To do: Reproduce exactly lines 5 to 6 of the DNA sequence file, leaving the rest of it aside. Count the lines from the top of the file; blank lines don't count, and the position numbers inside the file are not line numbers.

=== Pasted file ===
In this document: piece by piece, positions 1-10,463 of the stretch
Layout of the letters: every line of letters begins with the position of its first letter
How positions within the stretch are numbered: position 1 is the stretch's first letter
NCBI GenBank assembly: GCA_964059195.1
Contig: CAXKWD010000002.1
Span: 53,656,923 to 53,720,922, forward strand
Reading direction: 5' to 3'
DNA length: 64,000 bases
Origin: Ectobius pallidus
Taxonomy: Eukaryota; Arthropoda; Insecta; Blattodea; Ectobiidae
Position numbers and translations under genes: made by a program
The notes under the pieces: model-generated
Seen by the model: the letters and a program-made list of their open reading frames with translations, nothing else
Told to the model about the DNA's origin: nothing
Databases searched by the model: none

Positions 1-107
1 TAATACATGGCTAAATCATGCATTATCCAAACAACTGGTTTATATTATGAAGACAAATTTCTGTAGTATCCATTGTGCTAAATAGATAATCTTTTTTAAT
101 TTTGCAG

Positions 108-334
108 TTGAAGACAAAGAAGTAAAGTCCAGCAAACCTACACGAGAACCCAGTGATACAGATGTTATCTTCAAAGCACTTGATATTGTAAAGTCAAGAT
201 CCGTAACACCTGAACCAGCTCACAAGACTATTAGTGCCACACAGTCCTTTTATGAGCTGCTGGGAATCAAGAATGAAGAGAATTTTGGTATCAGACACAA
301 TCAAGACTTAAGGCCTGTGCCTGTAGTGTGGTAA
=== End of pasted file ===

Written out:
Contig: CAXKWD010000002.1
Span: 53,656,923 to 53,720,922, forward strand